New LFA Initiative Targets Students Missing Critical Vaccines as Schools Reopen
During the COVID-19 pandemic, millions of children—at least one in five—have missed critical vaccinations that keep them healthy and our communities free from disease.
Students without these vaccinations may not be eligible to return to in-person learning in the fall. Even worse, losing herd immunity could put millions of unvaccinated children and adults at risk for deadly or debilitating diseases such as measles, whooping cough and polio.
The Learning First Alliance (LFA) has launched a new public information campaign, “The Power to Protect,” and a new website, www.getvaxfacts.org, to remind parents and guardians of the need for these routine shots and how to obtain vaccinations at no cost if needed. LFA is a coalition of 12 national education groups representing 10 million parents, teachers, support staff, principals, superintendents, school board members, and teacher educators. This effort to encourage parents and caregivers to bring their children up to date on their vaccinations will help keep schools safe, students healthy and ready to learn, and allow for a safe return to in-person classes in the fall.
According to a recent Blue Cross Blue Shield survey, 40% of parents say their children missed vaccinations due to COVID-19. Vaccines provide powerful protection against 16 serious diseases throughout a child’s lifetime and keep those diseases from spreading to others, including students, teachers, staff, and vulnerable community members.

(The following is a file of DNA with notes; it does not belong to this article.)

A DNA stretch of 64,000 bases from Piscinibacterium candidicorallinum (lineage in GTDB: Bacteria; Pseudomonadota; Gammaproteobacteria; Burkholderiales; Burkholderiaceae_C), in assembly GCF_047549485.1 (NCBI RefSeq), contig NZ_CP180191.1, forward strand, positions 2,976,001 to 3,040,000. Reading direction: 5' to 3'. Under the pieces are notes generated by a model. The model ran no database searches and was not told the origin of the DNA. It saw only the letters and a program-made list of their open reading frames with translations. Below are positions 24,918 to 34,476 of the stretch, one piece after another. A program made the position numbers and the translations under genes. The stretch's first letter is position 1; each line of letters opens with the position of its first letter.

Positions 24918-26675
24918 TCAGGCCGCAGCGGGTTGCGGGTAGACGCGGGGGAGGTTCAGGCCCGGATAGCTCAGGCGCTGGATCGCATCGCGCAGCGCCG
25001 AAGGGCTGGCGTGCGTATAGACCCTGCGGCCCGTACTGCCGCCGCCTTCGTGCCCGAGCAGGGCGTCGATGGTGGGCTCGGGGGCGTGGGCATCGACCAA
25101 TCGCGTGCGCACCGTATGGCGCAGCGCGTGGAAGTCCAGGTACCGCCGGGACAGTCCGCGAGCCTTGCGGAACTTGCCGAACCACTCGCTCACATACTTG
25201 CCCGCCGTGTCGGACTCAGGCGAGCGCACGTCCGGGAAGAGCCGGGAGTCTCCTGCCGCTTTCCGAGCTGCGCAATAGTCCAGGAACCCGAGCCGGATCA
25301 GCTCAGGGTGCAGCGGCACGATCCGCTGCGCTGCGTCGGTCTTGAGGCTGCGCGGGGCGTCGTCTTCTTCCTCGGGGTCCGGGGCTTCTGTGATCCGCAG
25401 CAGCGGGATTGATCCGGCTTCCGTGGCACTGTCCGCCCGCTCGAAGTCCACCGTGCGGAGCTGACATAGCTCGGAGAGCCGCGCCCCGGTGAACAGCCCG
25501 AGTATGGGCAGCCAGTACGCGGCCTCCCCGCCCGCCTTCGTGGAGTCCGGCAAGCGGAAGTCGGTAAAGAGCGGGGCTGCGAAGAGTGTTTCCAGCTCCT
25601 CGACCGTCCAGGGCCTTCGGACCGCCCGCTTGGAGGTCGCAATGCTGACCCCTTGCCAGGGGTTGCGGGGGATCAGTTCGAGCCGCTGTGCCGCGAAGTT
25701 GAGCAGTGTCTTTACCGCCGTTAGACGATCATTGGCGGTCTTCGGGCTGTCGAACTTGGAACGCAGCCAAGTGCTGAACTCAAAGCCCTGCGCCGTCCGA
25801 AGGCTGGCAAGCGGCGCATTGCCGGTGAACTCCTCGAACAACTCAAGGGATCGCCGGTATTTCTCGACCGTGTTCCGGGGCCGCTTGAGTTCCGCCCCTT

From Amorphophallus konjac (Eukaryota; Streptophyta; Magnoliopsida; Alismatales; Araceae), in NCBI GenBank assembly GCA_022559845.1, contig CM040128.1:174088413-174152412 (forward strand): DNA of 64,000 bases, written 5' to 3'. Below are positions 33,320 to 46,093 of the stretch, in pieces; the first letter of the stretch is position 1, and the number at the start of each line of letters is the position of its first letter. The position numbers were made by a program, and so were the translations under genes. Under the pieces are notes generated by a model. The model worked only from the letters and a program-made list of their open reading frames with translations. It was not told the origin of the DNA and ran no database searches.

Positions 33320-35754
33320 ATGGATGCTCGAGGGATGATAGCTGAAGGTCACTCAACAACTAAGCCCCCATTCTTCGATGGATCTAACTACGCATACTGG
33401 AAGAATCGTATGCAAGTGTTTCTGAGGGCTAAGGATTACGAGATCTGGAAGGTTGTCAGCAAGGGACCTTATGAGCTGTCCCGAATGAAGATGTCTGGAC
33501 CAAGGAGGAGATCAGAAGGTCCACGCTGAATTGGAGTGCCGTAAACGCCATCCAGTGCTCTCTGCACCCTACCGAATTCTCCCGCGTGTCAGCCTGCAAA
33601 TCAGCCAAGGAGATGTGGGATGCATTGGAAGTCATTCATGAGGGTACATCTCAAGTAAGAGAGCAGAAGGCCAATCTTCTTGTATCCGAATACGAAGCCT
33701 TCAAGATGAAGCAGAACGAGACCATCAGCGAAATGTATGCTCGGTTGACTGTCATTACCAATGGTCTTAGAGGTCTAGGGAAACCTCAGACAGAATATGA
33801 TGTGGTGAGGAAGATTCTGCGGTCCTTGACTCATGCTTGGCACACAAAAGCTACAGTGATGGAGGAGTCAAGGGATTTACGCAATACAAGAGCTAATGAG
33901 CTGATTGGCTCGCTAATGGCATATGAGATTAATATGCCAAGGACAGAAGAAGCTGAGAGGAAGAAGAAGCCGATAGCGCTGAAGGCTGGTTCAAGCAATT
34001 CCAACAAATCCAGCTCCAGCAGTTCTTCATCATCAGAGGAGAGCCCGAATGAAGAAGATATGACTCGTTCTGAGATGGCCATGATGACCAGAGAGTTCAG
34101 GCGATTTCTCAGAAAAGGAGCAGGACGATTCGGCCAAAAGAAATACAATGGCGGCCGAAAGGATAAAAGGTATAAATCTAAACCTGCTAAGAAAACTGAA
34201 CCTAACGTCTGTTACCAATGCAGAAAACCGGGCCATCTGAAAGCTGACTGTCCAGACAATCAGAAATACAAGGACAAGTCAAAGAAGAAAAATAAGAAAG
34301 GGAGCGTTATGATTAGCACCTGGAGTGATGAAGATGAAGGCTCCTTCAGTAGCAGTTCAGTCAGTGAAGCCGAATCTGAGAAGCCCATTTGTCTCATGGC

“We know that caregivers are stressed and many have delayed doctor’s appointments or opted for telehealth appointments during the pandemic,” said Richard M. Long, executive director of the Learning First Alliance. “Childhood and adolescent vaccination rates in the United States have declined at an alarming rate as a result of missed appointments.”
Adolescents will also have the option of a COVID-19 vaccination this year. The U.S. Food and Drug Administration (FDA) has expanded the emergency use authorization for the Pfizer-BioNTech COVID-19 vaccine to include adolescents 12 to 15 years old. The CDC has updated its clinical guidance to allow COVID-19 vaccines to be administered at the same time as other routine vaccines, a policy supported by the American Academy of Pediatrics, so students can still catch up with routine vaccinations this summer.
“If vaccination rates continue to fall, these diseases will return, leading to new outbreaks in schools and communities even as we are all working to have more and more students attending in-person classes on a daily basis,” said Marla Ucelli-Kashyap, chair of the LFA board of directors and Assistant to the President for Educational Issues at the American Federation of Teachers. “And that is the last thing anyone wants to see as we are finally gaining ground on COVID-19.”
This website, www.getvaxfacts.org, has information on each of the 16 diseases and conditions that are protected by vaccinations for children and adolescents, charts for scheduling vaccines and information on how to obtain a free vaccination. The website is part of a larger campaign to engage educators to help publicize the need for routine childhood vaccines and dangers of going without, including podcasts with leading experts speaking about the challenges.